Three wins by three-plus shots matches the most in a single calendar year since Tiger Woods had four in 2002 (the players to have three such wins in a season since then are Finau, Woods, Justin Thomas, Vijay Singh, Jason Day and Dustin Johnson).
This also was Finau’s fourth win in his last 30 starts, dating to his victory in the opening event of the 2021 FedExCup Playoffs. That victory at Liberty National ended a victory drought that had lasted more than five years since his first career win, at the 2016 Puerto Rico Open.
Finau’s four wins since the start of the last year’s FedExCup Playoffs are the most on TOUR in that span, matched only by the reigning FedExCup champ (Rory McIlroy) and PGA TOUR Player of the Year (Scottie Scheffler).
Finau didn’t need to make a putt longer than 15 feet to shoot 62 in the second round at Memorial Park. He also had the luxury of finishing the round before Friday’s rain delay that required players to complete their second rounds in extreme cold the following morning. Finau held a four-shot lead at the tournament’s halfway point and continued to play flawlessly when it was his turn to face the cold and wind.
He hit every fairway in the third round, just the second time he’d done it in nearly 750 rounds on TOUR, and he missed just two greens. Considering the conditions, he said that bogey-free 68 on Saturday was more impressive than his score a day earlier. He took a four-shot lead into Sunday and doubled it by the turn, missing just one fairway and one green in his front-nine 31.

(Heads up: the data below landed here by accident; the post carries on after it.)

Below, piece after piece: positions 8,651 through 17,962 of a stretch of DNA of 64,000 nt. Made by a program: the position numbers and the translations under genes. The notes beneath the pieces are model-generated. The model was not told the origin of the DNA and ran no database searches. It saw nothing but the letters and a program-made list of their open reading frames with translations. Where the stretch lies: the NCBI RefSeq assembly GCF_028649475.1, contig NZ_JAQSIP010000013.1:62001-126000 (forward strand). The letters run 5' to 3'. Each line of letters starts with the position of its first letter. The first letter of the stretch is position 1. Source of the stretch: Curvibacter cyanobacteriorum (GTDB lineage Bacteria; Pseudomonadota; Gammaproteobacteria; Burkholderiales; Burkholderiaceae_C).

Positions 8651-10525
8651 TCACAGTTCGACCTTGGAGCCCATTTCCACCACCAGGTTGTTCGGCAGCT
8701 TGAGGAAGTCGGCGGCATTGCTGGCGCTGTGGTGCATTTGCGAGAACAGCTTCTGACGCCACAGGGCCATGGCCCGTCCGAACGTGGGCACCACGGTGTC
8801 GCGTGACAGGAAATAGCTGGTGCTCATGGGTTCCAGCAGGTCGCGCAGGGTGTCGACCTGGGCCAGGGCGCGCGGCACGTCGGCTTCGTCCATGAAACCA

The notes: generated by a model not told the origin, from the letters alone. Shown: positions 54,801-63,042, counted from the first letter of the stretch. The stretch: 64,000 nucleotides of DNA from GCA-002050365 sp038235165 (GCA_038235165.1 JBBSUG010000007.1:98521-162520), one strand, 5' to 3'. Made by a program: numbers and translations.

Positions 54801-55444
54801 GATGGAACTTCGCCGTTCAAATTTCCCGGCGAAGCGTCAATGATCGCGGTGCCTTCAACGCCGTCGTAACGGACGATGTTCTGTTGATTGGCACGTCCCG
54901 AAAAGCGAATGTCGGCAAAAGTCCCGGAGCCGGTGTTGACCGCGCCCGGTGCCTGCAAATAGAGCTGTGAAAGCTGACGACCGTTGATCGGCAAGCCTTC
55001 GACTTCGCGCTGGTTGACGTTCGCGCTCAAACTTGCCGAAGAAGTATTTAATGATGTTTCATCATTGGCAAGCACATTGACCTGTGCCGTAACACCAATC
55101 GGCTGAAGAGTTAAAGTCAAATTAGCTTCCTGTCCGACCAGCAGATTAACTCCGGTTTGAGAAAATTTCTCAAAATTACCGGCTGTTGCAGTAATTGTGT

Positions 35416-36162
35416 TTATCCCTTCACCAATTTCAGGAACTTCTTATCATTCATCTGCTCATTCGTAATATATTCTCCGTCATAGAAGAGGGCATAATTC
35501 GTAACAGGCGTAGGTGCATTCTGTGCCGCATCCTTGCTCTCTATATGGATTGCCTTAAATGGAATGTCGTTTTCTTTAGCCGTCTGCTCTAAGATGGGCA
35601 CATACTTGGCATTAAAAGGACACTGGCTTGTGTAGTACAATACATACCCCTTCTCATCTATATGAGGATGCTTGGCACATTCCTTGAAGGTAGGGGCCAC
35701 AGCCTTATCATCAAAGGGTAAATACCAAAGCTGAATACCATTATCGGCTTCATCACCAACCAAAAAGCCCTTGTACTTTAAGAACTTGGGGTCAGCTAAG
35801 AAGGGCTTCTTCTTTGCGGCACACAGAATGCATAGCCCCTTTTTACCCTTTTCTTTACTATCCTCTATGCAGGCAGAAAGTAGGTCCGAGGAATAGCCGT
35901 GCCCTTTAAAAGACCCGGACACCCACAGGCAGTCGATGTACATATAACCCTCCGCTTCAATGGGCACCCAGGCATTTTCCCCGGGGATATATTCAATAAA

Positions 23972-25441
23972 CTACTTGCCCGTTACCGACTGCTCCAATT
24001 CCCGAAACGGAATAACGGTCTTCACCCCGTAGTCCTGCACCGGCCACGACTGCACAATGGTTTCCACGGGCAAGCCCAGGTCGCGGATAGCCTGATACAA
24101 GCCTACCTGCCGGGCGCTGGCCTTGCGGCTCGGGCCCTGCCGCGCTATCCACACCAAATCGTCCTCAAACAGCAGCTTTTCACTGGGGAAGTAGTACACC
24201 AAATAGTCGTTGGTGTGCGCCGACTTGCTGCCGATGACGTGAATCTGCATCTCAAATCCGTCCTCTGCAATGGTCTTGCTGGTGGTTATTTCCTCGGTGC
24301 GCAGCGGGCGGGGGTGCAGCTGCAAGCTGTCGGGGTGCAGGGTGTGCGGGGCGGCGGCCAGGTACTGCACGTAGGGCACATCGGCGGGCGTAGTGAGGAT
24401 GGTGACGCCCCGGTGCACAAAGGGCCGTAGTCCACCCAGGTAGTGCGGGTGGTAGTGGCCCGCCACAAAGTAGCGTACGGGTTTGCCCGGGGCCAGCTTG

Earlier in his career, he was accused of being incapable of closing. Now he’d ended a tournament nine holes early. His back-nine 38 was inconsequential to the final result.
The victory came a week after a missed cut at the World Wide Technology Championship at Mayakoba, where Finau was just a shot short of making the weekend despite a triple bogey on his second hole. Mayakoba is one of the tightest courses on TOUR, and finding fairways was a crucial part to his gameplan this week.
“He’s so disciplined,” said Finau’s swing coach, Boyd Summerhays. “He toned it down on purpose, giving up 15-20 yards, because we got on-site and the Bermuda rough is no joke and all those greens are so elevated. He just kicked it down.”
In his three wins this year, he’s ranked no worse than third in Greens in Regulation and was in the top 10 in Driving Accuracy all three weeks. His average ranking in Driving Distance in the week of his wins, however, was 31.7. That’s a surprise for a player who ranked in the top 10 of that statistic in each of his first five TOUR seasons, peaking at No. 3 in 2016.
Dialing back has had its benefits. In the recently-completed 2022 season, he was a career-best fifth in Greens in Regulation. His average ranking in that metric in his previous seven seasons was 55th.
What impresses Summerhays most about this recent run, however, is that it came after the worst six months of his TOUR career. Finau was 149th in the FedExCup entering late April and without a top-10.
“He’s not a guy who ever complains or makes excuses,” Summerhays said. “He just stayed really upbeat. He never got edgy with me or his caddie. It’s a credit to his strong mind and his attitude. His patience is incredible.”
He knew his physical gifts would soon match his fortitude. We were the ones who had it wrong all along.
Sean Martin manages PGATOUR.COM’s staff of writers as the Lead, Editorial. He covered all levels of competitive golf at Golfweek Magazine for seven years, including tournaments on four continents, before coming to the PGA TOUR in 2013. Follow Sean Martin on Twitter.